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Frank Gratkowski Quartet: Le Vent et la Gorge (2013)

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Frank Gratkowski Quartet: Le Vent et la Gorge How we rate: our writers tend to review music they like within their preferred genres.

Multi-reedman Frank Gratkowski is a shrewd operator from almost all conceivable angles. And on Le Vent et la Gorge, the stylizations of drummer Gerry Hemingway
Gerry Hemingway
Gerry Hemingway
b.1955
percussion
's fabled quartet weave in and out of the full spectrum. Of course, this component is factored in by the drummer's appearance along with Hemingway's longtime band-mate, Dutch trombonist Wolter Wierbos
Wolter Wierbos
Wolter Wierbos
b.1957
trombone
, lending his wares as well. Ultimately, it's Gratkowski's hyper-inventive mindset that elevates this program towards its zenith, especially considering similar 2012 releases by others.

The quartet seamlessly bridges modern classical with the avant-garde jazz strata from a structural and improvisational platform. It also engages in some fun and frolic. At times, the leader swashes a path of destruction via boisterous sax choruses, but uncannily conveys a hidden beauty of sorts while doing so. When dishing out off-center rhythms, the band also executes fractured jazz-funk vamps amid Wierbos' ravaging solo spots. Add a few rather bewildering microtonal exercises and the set is literally a wide-ranging study in disparate contrasts and accentuates the musicians' cunning interactions.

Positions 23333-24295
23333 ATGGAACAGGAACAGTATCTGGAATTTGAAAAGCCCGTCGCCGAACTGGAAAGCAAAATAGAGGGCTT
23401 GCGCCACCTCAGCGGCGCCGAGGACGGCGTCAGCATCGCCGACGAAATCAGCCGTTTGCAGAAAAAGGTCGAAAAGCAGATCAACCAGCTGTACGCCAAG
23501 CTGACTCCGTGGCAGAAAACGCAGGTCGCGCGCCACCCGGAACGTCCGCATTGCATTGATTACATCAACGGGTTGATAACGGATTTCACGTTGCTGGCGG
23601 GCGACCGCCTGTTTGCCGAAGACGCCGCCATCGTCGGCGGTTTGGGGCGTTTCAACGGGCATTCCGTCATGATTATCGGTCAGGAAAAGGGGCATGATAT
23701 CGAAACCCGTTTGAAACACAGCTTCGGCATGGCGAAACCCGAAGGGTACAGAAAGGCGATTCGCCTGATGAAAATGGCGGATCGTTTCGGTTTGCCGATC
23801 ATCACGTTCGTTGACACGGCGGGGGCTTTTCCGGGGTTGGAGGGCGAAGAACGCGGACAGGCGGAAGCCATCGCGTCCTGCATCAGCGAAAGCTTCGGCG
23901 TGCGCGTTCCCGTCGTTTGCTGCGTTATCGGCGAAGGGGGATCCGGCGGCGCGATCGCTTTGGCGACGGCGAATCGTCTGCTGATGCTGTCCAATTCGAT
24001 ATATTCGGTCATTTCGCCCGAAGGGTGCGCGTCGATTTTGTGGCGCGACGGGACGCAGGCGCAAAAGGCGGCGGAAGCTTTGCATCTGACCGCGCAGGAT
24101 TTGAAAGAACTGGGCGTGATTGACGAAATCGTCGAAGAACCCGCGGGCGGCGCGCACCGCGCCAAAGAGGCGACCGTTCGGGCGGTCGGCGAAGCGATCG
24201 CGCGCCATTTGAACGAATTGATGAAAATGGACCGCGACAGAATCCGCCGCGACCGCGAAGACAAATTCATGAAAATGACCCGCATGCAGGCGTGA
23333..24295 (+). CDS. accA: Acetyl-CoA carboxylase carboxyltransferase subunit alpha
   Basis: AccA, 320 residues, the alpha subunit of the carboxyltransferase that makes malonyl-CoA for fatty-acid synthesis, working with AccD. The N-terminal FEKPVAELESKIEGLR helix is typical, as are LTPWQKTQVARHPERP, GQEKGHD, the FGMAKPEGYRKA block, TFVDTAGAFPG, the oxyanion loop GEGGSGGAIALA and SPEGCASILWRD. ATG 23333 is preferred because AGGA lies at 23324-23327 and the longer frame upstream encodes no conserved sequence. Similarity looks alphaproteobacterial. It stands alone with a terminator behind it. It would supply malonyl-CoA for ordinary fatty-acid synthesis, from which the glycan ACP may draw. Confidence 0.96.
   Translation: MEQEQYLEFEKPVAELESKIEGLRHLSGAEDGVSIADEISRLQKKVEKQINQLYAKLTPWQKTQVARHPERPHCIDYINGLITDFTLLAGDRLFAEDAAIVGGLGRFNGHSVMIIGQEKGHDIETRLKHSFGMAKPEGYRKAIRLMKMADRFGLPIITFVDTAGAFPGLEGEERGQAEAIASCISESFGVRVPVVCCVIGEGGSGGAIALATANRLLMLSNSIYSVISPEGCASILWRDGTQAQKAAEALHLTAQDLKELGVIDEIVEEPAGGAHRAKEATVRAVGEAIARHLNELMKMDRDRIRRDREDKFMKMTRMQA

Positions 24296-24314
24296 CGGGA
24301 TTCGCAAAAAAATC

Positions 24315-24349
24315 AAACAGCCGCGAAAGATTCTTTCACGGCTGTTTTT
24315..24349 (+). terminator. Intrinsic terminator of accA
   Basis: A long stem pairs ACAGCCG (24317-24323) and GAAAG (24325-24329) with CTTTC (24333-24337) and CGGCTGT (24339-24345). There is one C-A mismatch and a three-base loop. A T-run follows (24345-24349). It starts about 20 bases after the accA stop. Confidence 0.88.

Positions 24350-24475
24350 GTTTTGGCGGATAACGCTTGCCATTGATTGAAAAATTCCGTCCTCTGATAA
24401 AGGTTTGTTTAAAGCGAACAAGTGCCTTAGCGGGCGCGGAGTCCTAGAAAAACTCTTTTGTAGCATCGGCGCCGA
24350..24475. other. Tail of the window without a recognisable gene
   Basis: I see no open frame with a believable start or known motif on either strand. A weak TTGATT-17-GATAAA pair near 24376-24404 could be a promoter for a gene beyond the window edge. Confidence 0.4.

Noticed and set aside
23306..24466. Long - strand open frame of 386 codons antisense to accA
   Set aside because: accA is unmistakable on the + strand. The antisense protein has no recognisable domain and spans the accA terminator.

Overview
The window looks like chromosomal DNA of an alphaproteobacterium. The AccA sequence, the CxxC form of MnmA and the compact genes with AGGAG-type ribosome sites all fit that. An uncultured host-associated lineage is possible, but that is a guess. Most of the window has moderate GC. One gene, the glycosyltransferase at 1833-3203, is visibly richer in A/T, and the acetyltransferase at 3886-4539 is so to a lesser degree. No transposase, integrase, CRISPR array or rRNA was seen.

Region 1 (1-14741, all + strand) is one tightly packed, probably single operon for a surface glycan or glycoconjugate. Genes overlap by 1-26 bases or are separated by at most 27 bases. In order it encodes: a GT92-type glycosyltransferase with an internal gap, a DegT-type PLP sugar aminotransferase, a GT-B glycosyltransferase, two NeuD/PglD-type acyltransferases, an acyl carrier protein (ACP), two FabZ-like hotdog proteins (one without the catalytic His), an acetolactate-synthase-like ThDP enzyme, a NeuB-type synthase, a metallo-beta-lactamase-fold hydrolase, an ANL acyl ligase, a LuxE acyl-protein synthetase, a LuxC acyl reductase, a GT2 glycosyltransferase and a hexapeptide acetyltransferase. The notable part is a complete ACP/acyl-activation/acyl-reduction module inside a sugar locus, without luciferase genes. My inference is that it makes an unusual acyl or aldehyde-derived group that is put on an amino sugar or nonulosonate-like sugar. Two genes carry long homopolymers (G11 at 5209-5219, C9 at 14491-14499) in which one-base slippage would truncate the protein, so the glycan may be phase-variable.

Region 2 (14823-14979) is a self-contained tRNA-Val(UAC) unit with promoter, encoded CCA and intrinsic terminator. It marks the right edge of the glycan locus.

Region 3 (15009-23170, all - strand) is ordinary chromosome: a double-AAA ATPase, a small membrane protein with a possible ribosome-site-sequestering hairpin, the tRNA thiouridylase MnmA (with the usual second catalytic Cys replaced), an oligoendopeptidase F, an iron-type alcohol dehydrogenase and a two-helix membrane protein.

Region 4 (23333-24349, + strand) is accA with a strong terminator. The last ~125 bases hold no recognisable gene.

The seventeen-minute "Le Vent et la Gorge" is a mind-boggling incursion, where the quartet imparts a nip and tuck pulse and enacts a tightrope-like balancing act as a suspenseful aura hovers above the proceedings. Here, Gratkowski's eerie sax overtones offset the alternating momentum. However, the group switches gears as Hemingway's dainty percussion grooves help transform matters into a near hypnotic state. The soloists explore multiple tonal ranges, abetted by Gratkowski's use of bass clarinet and acting as a mediator during a bit of band-induced angst. Moving forward, the quartet's turbulent shifts in tempo transform into punchy, odd-metered detours—a signature stylization of Hemingway's timekeeping mechanics. A magnum opus, Le Vent et la Gorge complements the quartet's multilateral tactics as an album that looms as one of Gratkowski's crowning achievements.

Track Listing: Harm-oh-nie; Le Vent et la Gorge; Lied/Song; GO!; The Flying Dutchman.

Personnel: Frank Gratkowski: alto saxophone, clarinet, bass and contrabass clarinet, composition; Wolter Wierbos: trombone; Dieter Manderscheid: double bass; Gerry Hemingway: drums.

Record Label: Leo Records

Style: Free Improv/Avant-Garde


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